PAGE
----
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What's the difference between having the Configure Message Streaming (Buffer immediately) and not having the assertion at all?

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  • 1.  What's the difference between having the Configure Message Streaming (Buffer immediately) and not having the assertion at all?

    Posted 12-05-2018 11:19 AM

    Hi all,

     

    As part of our policies, we're logging the time it takes to buffer a service's response. We do this by adding Configure Message Streaming (Buffer immediately) assertion right after the HTTP routing, and then measuring it's latency. We've always assumed this would give us some insights on the network latency for getting the response's full payload. Questions:

     

    1. Is our assumption accurate? Or is there something else to consider as part of the Configure Message Streaming Assertion's latency?

    2. How does the policy behaves when using this assertion vs not using it at all?

     

    Thanks in advance,

    -Jaime



  • 2.  Re: What's the difference between having the Configure Message Streaming (Buffer immediately) and not having the assertion at all?

    Posted 12-05-2018 01:52 PM

    Jaime,

     

    The Configure Message Streaming assertion is mainly designed for inbound request to stream through as by default these payloads will be cached prior to be sent through. One caveat of this is that the policy should not analyze the payload just the headers of the request otherwise it will need to be cached. As for response messages, as long as no assertion after the HTTP Routing assertion analyzes the payload then it should be streamed back to the client. Same caveat applies for the inbound request message.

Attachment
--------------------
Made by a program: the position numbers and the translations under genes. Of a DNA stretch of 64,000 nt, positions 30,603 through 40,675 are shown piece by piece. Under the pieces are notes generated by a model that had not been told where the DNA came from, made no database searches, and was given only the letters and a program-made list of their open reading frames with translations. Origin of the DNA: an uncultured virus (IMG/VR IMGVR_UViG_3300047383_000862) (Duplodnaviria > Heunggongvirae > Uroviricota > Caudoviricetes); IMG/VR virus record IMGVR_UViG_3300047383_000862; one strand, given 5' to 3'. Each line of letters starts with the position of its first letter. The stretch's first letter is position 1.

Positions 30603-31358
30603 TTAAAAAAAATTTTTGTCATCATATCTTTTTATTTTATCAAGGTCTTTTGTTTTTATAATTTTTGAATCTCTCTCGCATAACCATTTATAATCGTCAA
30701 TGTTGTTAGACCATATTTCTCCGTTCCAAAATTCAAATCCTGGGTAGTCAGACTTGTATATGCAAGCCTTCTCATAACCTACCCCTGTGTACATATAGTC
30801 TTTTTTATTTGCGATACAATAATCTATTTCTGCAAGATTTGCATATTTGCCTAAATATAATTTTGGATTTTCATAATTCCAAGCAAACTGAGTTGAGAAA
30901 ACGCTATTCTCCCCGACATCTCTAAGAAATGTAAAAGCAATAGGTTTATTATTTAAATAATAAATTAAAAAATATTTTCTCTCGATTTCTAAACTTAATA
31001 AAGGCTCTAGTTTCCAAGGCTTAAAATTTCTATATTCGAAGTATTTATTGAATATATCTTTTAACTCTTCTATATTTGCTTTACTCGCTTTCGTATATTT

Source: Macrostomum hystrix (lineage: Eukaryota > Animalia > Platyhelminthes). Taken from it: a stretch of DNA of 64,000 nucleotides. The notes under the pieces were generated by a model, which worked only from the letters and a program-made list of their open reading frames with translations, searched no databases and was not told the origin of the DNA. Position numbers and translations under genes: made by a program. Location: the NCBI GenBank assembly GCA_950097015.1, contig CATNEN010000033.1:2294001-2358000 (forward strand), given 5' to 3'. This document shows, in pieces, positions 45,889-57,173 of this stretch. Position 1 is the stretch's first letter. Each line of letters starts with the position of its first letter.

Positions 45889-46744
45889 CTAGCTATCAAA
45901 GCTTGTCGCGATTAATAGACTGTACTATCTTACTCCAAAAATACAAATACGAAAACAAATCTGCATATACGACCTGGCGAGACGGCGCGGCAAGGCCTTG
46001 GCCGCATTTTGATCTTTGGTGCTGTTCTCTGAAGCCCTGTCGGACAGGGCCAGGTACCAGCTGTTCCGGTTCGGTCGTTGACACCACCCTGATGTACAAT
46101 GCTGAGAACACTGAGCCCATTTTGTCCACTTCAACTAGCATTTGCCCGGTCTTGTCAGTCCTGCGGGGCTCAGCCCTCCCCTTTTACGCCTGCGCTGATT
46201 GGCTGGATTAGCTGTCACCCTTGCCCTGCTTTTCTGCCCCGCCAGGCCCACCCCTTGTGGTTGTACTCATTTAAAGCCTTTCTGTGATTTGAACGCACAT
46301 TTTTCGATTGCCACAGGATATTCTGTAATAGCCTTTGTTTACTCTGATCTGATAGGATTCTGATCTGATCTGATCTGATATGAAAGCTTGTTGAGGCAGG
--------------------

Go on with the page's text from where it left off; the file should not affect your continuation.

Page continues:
Sincerely,

     

    Stephen Hughes

    Broadcom Support



  • 3.  Re: What's the difference between having the Configure Message Streaming (Buffer immediately) and not having the assertion at all?

    Posted 12-05-2018 01:57 PM

    Hey Stephen,

     

    Thanks for your reply. We're not using the assertion for streaming purposes, but to "measure" how long does a service response's payload reaches the gateway. We do this by using the Configure Message Streaming assertion, on Buffer Immediately mode. What we want to understand is how does the Buffer Immediately mode compares to not having the assertion at all, specially when dealing with big responses (~1MB).

     

    Thanks again,

    -Jaime



  • 4.  Re: What's the difference between having the Configure Message Streaming (Buffer immediately) and not having the assertion at all?

    Posted 12-05-2018 02:44 PM

    Jaime,

     

    A better way to capture the latency of how long the HTTP Routing assertion takes to complete is to use the latency context variables in policy. Assertion Latency - CA API Gateway - 9.3 - CA Technologies Documentation 

     

    Sincerely,

     

    Stephen Hughes

    Broadcom Support



  • 5.  Re: What's the difference between having the Configure Message Streaming (Buffer immediately) and not having the assertion at all?